SEC Votes to Lift 80-Year-Old Ban on Hedge-Fund Ads

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July 10 (Bloomberg) -- Hedge funds and other companies seeking private investments will be allowed to advertise publicly for funding under a rule approved today by the U.S. Securities and Exchange Commission. Phil Mattingly reports on Bloomberg Television's "Money Moves." (Source: Bloomberg)


Phil, the biggest change here we see an apple loose a tennis tournament?

I don't know about that, but you nailed it right on.

This is a big change that hedge funds and their lawyers have been pushing for for more than a year.

The rule was due more than a year ago.

It was a key component of the jobs act.

It allows for runs to advertise to accredited investors for private placement.

The $900 billion private placement market.

This is a big deal and one that a lot of people have been looking for certainty on.

When the law was passed, everyone was really excited about what it might mean, especially for smaller funds in terms of raising capital, but there has been no real kind of continuity.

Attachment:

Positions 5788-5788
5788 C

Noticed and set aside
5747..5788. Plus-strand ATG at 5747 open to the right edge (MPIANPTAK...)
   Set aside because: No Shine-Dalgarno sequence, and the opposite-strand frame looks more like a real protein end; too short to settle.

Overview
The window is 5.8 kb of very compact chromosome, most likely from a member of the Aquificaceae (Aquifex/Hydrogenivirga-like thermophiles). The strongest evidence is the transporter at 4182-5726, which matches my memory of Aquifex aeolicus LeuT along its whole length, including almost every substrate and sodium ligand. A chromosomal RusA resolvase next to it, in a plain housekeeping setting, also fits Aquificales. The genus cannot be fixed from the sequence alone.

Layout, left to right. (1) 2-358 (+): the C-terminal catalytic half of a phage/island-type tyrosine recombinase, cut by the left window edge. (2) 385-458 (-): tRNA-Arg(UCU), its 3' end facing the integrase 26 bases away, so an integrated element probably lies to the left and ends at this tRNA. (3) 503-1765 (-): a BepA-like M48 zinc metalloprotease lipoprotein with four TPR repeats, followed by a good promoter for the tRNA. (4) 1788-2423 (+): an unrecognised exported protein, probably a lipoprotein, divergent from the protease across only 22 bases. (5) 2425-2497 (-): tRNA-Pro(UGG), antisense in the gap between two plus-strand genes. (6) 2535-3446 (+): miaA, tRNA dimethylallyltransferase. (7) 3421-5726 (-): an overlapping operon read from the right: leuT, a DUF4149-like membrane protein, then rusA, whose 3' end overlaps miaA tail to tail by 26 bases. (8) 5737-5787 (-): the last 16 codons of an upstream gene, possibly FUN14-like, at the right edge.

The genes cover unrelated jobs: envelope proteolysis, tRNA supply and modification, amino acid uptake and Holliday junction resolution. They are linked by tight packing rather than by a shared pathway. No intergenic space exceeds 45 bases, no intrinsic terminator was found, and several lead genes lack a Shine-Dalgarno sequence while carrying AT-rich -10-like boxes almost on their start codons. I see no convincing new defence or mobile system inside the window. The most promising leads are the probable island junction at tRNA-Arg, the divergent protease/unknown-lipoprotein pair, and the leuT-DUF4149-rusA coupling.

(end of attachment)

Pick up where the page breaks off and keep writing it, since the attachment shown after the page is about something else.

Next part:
We now have that with his rulemaking today.

As far as next step goes, now what?

It -- the ban is not officially removed yet.

There's some washington technical stuff that has to take place, has to be printed in the federal register, and then we have to wait for 60 days.

Detractors will be able to comment, and there are plenty of detractors.

Particularly state attorneys who have big issues about fraud, and even an sec commissioner that was also a little concerned about fraud.

That said, end of 60 days, the ban is lifted, and these rules go to place.

What about protections that the commission put in place to try to assuage some of the concerns that some people have said?

That smaller investors, less sophisticated investors are somehow going to be sucked into something they do not understand.

That's right, and this has been at the core of why it has taken so long to finalize this will making.

Commissioner aguilar basically called it reckless and voted against it.

They put in place to primary tenets.

One is verification -- they want strong verification for firms trying to get accredited investors, which might include tax returns or sign-ups for independent brokerages, things along that line.

Another package is they are going to track in detail the kind of advertising that takes place and what kind of fraud comes of it.

Republican commissioners in the sec were not thrilled with this, and they said it would add onerous protections to this that might actually end up harming it.

However, commissioner white said this was key to the passage of this rule, and sure enough, it did clear the way to that.

This text has been automatically generated. It may not be 100% accurate.


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